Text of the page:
Hunters found a woman in the woods outside the village and gave her to Gus and me, and now she’s locked in a room in our cellar. In the years since Gus took me in, we’d kept an occasional drunkard down there for the night after they’ve gotten a little too rowdy, and sometimes we’d get a horse thief or a fake street magician or even a regular thief and keep them there for a little while, but we’d never kept anyone down there just because they were sleeping in the forest.
By the third night, I still didn’t know much about her or why we had her in our cellar.
“What's a witch?” I asked Gus while we ate dinner.
“That's not something you need to worry about. Eat your food.”
I poked at my food. Gus hadn't brought the woman any food yet. She must be starving. I snuck a leg of chicken into my pants.
“One of the men called that woman a witch. What did she do?”
“I told you not to worry about it. Do as you're told and stay out of the cellar, and this will all be over soon enough.”
We ate the rest of our meal in silence. Gus was upset with me for asking about her. I was upset with him for not answering. When we were done and we had cleaned up, I snuck down the stairs and into the basement. It was a lot darker than I remember it ever having been before, pitch black even. I couldn’t see my feet. I lit the candle I’d brought with me.
The light shone on floor-to-ceiling wrought iron bars in front of me. I put the candle close and peered through them, letting my eyes adjust. There she was, sitting cross-legged in the middle of the cell with large iron manacles binding her wrists. Her nails were long and sharp, and her brown hair was shaggy and unkempt, with leaves snagged in it like they’d been woven in. Her clothes were barely more than rags piled on top of her, and she was thin, so, so thin. And she was staring straight at me, the wavering candlelight reflecting in two large black pupils.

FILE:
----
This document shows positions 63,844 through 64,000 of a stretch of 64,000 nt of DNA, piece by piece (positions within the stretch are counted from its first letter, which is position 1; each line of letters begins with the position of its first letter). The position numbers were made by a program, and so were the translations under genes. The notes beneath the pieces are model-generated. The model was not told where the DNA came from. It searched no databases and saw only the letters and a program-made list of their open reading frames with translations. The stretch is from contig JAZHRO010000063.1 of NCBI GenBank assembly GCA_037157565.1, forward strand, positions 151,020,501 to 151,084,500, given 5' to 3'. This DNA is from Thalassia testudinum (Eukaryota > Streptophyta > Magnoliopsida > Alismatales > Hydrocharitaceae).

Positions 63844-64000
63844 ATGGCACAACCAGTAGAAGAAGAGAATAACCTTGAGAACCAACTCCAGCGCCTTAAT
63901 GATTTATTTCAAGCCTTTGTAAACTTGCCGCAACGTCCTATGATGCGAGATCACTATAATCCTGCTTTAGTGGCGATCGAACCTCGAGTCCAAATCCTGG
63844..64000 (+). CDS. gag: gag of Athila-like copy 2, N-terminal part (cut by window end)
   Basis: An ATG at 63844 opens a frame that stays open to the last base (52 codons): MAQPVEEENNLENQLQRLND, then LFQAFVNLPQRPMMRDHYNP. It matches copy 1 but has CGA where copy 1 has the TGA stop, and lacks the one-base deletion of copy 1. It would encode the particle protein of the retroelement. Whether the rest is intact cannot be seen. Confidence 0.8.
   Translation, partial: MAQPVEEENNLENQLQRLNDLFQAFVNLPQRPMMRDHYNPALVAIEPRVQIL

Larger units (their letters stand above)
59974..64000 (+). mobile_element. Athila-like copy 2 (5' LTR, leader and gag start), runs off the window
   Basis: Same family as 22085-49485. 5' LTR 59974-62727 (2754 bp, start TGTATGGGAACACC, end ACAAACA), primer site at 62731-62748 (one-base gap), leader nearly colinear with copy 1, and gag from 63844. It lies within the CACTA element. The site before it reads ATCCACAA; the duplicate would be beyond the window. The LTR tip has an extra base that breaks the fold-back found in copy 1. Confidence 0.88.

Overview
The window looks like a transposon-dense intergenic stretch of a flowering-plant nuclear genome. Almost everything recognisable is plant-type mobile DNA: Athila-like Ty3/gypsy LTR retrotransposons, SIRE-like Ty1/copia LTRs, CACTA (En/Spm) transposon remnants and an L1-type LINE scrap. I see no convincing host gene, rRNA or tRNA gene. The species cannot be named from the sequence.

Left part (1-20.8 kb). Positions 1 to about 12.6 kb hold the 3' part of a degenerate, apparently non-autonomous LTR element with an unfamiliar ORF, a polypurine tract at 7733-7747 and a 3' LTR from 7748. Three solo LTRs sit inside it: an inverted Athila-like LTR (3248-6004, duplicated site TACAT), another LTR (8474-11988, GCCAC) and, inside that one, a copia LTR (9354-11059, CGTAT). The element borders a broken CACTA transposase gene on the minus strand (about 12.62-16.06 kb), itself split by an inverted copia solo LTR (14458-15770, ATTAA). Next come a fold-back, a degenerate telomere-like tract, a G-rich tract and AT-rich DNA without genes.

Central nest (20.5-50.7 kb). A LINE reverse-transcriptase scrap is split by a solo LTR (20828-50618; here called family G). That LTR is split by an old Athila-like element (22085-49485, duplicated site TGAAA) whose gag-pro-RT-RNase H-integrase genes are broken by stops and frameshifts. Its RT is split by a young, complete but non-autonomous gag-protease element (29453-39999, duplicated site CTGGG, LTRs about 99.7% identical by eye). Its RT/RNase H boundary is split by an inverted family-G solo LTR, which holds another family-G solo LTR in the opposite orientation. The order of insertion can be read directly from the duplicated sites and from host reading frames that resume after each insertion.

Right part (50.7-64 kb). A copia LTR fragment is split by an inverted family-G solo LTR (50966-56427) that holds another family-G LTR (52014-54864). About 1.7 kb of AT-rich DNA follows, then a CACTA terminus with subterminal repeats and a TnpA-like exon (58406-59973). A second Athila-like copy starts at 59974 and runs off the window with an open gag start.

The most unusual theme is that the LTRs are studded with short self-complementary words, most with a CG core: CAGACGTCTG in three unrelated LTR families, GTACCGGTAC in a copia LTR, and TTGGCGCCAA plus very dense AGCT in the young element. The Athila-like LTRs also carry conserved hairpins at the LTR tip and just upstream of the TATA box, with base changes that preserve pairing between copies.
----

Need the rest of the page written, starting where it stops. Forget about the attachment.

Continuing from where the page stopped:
“I brought you some food.”
She didn’t respond. I fished the chicken out of my pants leg and held it out towards her, through the bars. She still didn’t move, just kept staring, her eyes two black points of candlelight.
“It’s a chicken leg. You’re supposed to eat it,” I said, “like this,” and I showed her how. She cocked her head to one side but made no other motion. Maybe she was afraid of Gus and didn’t want to get into trouble for eating.
“He’s really not that bad, you know. He’s big, and he likes to act all scary, but he’s really a nice guy. He took me in when my mother died, and he’s taken care of me for a long time now. I’m sure he just forgot to feed you.”
Still no response though. I didn’t know what else to do, so I put the leg on the floor and slid it into the cell. It got a little dirty, but I didn’t think she would mind. Food is food.
The next morning I woke up to Gus yelling and barging into my room and making all kinds of ruckus, waving a chicken leg covered in gray dust and dirt. He must have found it. I didn’t see another bite taken out of it, so he must have gotten to it before she did.
“I told you to stay away from her!” he roared. “And yet you chose to go down there anyway, and on top of that, you wasted perfectly good food.”
I stood my ground. I knew what I did was right. “She was starving. All I did was bring her a little bit, that's all.”
“She doesn’t need to eat.”
I glared at him. Everyone needs to eat. He was being cruel and he was wrong and we both knew it.
“Don’t disobey me on this again,” he said. “I don’t want you to get hurt.” And with that he left the room, taking the dirty chicken with him.